January 29 3UU3 Lecture
Visual Word Recognition
How do you match the particular word that you’re seeing to that which you have in your head?
• How do you give it form
• Give it meaning
• It is called lexical access
• Connective words to make sense of the whole thing
Taking the perceptual input, organizing it, and mapping it. (slide one)
Reading: we can read without having every letter in the right place—if they weren’t as
predictable—we would not be able to read it
• When you have to prove that you’re a human on computers—we can articulate the things
What are the differences between hearing the word versus seeing the word?
• Some commonalities, some differences
o Using ears versus eyes
o Rapid fading in spoken, not in written
o Developmentally different—spoken language acquired faster than reading and
writing (evolutionary—spoken language is more evolved and optimized to suit
o Different amounts of variation—a vs. eh, etc.
• To what extent does studying visual word recognition help us understand spoken word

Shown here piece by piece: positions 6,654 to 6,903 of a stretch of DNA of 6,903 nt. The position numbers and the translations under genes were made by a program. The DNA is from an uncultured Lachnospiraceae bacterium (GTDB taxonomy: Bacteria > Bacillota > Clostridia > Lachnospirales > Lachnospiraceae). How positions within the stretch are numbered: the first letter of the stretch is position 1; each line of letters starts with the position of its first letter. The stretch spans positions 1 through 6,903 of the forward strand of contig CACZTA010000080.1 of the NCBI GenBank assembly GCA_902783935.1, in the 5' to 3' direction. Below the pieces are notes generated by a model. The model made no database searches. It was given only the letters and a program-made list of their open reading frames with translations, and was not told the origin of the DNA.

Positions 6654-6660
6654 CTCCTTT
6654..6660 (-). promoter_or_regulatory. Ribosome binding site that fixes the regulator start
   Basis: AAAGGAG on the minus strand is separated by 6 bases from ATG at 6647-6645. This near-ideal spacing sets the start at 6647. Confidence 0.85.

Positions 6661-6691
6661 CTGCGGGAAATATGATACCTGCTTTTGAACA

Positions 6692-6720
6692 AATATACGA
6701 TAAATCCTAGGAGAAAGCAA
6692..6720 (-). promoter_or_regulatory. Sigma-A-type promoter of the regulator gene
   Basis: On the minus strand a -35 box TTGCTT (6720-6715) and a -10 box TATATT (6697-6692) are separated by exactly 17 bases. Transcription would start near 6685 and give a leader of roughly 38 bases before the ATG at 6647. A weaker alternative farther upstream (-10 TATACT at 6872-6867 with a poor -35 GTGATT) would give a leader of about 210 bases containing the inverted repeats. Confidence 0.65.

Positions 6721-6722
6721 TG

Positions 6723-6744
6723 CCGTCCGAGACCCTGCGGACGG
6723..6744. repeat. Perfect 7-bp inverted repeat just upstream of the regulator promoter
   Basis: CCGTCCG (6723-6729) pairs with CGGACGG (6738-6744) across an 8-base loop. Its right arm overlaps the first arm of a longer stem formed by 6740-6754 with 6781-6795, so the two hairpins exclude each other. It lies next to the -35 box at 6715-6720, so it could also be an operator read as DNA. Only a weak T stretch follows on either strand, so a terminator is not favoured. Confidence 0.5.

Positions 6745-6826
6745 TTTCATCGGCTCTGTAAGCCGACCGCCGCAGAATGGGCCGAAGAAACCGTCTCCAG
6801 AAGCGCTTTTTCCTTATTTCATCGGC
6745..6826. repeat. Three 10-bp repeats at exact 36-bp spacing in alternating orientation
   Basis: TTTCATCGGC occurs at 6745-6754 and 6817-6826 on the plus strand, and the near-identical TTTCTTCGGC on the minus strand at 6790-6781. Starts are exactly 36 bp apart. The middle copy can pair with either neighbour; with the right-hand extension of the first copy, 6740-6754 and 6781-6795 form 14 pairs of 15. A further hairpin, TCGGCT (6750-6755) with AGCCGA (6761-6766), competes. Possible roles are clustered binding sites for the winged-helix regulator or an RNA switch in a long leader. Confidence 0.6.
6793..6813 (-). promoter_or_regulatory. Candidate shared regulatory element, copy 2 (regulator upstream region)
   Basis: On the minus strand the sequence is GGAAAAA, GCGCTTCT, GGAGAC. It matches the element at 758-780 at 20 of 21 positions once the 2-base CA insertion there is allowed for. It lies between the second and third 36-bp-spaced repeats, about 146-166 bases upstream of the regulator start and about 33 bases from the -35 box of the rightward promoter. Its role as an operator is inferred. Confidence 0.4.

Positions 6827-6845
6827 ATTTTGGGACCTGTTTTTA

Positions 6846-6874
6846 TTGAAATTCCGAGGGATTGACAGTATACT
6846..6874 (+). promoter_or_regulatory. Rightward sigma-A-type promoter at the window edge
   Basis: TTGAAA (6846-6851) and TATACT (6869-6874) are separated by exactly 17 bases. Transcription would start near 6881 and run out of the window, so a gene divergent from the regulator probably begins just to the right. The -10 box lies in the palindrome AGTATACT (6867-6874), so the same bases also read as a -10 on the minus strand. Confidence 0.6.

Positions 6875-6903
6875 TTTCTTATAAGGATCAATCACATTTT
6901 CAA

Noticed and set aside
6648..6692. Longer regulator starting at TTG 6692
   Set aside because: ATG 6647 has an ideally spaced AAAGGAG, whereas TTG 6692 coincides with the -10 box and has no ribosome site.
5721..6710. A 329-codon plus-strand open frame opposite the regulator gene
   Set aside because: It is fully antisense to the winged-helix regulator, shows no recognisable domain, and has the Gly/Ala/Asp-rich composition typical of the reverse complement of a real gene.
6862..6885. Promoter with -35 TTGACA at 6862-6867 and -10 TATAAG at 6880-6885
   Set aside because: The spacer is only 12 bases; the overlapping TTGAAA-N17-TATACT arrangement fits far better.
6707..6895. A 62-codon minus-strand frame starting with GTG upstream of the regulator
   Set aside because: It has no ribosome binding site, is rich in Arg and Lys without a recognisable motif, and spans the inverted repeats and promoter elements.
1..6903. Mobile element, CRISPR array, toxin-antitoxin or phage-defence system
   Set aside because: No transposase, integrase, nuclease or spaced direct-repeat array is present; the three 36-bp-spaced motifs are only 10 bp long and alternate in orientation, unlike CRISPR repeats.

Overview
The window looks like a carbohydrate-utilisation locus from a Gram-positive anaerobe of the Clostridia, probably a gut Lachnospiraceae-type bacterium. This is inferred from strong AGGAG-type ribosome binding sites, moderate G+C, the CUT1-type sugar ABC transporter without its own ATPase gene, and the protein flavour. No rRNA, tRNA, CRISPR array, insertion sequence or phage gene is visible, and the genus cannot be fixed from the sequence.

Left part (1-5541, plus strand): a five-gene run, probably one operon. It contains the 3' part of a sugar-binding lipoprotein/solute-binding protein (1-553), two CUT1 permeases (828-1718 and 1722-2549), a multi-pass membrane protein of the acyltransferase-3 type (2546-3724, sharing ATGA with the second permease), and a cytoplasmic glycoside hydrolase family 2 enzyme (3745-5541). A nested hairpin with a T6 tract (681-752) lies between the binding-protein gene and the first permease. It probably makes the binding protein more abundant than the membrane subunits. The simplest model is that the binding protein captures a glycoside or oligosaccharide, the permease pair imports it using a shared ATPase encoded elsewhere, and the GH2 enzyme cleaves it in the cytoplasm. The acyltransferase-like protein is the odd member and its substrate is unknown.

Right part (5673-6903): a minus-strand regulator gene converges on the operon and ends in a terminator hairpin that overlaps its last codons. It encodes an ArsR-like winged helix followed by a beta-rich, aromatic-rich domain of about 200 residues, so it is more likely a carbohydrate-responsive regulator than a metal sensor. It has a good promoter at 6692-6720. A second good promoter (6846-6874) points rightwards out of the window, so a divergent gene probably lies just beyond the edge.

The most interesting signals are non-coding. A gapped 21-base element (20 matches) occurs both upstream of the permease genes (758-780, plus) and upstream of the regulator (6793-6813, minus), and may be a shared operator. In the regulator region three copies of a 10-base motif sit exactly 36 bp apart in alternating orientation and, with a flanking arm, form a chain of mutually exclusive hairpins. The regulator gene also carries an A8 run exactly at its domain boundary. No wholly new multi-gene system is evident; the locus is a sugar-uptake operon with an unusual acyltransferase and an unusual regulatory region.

o It is easier—especially presenting people words while speaking
o If you really want to study reading—auditory stuff—visual stuff to tell more
general about word recognition—what will actually help?
o Visual word recognition will tell us about spoken language recognition
• Lexical access
• “aha” this percept refers to this—aids with understanding meaning
• Used to look for visual and reading processes
Eye Movements (tracking movement as a method of understanding how you’re doing something)
• Saccades jumping movements that your eyes make –essentially blind when your eyes
• Fixation timeshow long you spend on each part of a sentence
• Foveal vs para-fovealwhich part of eye Eye movements: English—can take in 15 characters to the right of fixation, 4 to the left
• Also look at regressions
• Look where eyes are jumping—sometimes we jump back even though we don’t realize
• Has to do with ambiguity and difficulty—we slow down w